I am from Colorado but have been living here in Hawaiʻi for almost 10 years. Originally I came to Hawaiʻi to study marine biology, however my studies helped me uncover a lifelong passion for biology at the molecular level. To this day many of my childhood memories involve contemplating the intricacies of life, to which there were never adequate answers. It was not until college that I began to realize the elegant mechanics of life. Once I was given a basic understanding of molecular biology I realized the capacity to manipulate biological systems to solve problems.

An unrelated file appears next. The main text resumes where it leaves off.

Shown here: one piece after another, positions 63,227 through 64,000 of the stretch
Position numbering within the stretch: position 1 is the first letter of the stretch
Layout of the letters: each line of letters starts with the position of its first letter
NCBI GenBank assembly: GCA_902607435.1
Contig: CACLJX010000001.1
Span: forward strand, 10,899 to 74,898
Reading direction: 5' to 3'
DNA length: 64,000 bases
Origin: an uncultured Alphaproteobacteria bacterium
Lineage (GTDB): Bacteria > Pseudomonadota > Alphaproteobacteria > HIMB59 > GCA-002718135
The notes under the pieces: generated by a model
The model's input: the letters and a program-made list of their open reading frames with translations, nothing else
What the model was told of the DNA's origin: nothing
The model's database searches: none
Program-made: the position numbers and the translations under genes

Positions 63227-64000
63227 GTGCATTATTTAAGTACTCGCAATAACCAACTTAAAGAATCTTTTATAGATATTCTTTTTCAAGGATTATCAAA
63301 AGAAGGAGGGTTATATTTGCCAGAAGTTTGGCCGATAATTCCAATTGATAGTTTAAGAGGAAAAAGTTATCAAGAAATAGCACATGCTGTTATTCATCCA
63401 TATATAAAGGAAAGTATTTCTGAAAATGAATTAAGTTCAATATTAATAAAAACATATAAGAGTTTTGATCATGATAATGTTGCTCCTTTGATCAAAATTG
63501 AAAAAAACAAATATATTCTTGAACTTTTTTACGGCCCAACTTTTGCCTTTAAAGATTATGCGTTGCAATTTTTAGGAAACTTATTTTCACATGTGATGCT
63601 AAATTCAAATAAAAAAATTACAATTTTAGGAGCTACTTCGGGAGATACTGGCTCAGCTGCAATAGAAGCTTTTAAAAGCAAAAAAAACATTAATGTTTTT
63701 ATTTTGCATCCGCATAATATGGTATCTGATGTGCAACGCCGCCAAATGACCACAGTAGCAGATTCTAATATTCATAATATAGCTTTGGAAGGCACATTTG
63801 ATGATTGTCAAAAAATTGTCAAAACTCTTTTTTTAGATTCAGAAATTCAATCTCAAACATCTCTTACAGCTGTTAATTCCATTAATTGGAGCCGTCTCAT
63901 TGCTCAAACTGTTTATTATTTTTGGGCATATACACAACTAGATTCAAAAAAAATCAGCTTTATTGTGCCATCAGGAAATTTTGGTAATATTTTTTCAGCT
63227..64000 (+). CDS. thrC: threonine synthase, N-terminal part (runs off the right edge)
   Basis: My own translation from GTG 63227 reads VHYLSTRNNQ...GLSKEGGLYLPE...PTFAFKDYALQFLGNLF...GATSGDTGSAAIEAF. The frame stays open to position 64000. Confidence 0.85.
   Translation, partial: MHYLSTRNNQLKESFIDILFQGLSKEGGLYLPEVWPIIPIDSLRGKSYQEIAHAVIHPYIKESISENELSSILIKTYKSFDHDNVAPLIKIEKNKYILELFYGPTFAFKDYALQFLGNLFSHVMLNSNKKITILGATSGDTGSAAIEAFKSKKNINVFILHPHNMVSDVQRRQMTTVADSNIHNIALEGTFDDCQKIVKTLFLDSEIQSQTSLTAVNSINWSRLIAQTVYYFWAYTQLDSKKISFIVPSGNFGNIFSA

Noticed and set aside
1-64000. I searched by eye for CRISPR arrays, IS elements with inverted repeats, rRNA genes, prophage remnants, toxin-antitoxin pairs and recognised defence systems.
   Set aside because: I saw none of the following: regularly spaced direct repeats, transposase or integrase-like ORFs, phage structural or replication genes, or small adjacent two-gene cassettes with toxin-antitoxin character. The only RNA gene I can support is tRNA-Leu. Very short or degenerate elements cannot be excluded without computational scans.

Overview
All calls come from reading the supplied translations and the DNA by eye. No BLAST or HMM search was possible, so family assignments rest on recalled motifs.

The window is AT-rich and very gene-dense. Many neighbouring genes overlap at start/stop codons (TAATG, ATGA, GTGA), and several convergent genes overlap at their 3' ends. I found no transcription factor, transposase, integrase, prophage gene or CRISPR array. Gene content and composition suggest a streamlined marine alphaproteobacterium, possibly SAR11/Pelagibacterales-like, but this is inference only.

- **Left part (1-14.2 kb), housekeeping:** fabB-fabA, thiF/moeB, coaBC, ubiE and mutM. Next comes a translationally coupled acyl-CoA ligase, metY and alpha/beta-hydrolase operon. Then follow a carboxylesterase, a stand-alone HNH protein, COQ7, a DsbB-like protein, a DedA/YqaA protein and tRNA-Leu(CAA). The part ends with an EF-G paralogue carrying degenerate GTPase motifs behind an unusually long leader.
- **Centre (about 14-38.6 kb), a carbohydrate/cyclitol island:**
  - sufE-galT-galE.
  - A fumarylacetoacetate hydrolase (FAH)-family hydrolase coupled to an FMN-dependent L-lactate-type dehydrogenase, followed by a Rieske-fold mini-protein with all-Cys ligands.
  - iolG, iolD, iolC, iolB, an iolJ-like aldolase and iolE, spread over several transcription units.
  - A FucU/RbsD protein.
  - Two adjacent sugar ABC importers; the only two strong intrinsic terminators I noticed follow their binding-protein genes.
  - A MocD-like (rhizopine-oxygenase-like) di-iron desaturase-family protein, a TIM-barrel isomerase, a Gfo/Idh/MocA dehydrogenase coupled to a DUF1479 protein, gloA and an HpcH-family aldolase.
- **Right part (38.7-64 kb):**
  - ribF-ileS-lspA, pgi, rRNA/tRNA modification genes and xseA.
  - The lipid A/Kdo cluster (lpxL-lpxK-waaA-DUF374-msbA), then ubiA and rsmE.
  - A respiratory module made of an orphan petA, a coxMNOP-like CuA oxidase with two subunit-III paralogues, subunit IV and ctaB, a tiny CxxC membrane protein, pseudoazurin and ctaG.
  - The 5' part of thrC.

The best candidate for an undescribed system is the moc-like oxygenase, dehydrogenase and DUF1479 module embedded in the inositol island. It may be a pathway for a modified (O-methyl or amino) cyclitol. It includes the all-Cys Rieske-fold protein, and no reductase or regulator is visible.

My first research adventure was to use CO2-fixing bacteria to produce bio plastics. I was able to determine the energy requirements of CO2 fixation and also experimented with genetic manipulation to increase the energy efficiency of the process. From this experience I became a microbiologist while gaining a Master’s of Science degree in Molecular Biosciences and Bioengineering. Now I am pursuing a PhD in Microbiology and am interested in the process of protein production by the ribosome. Most bacteria have at least one ribosomal protein that is duplicated in the genome, and I am curious if they afford the cell some additional function. Using a myriad of biochemistry methods I seek to define the roles of these alternative ribosomal proteins, with an emphasis on their importance to pathogenesis of the causative agent of TB, Mycobacterium tuberculosis.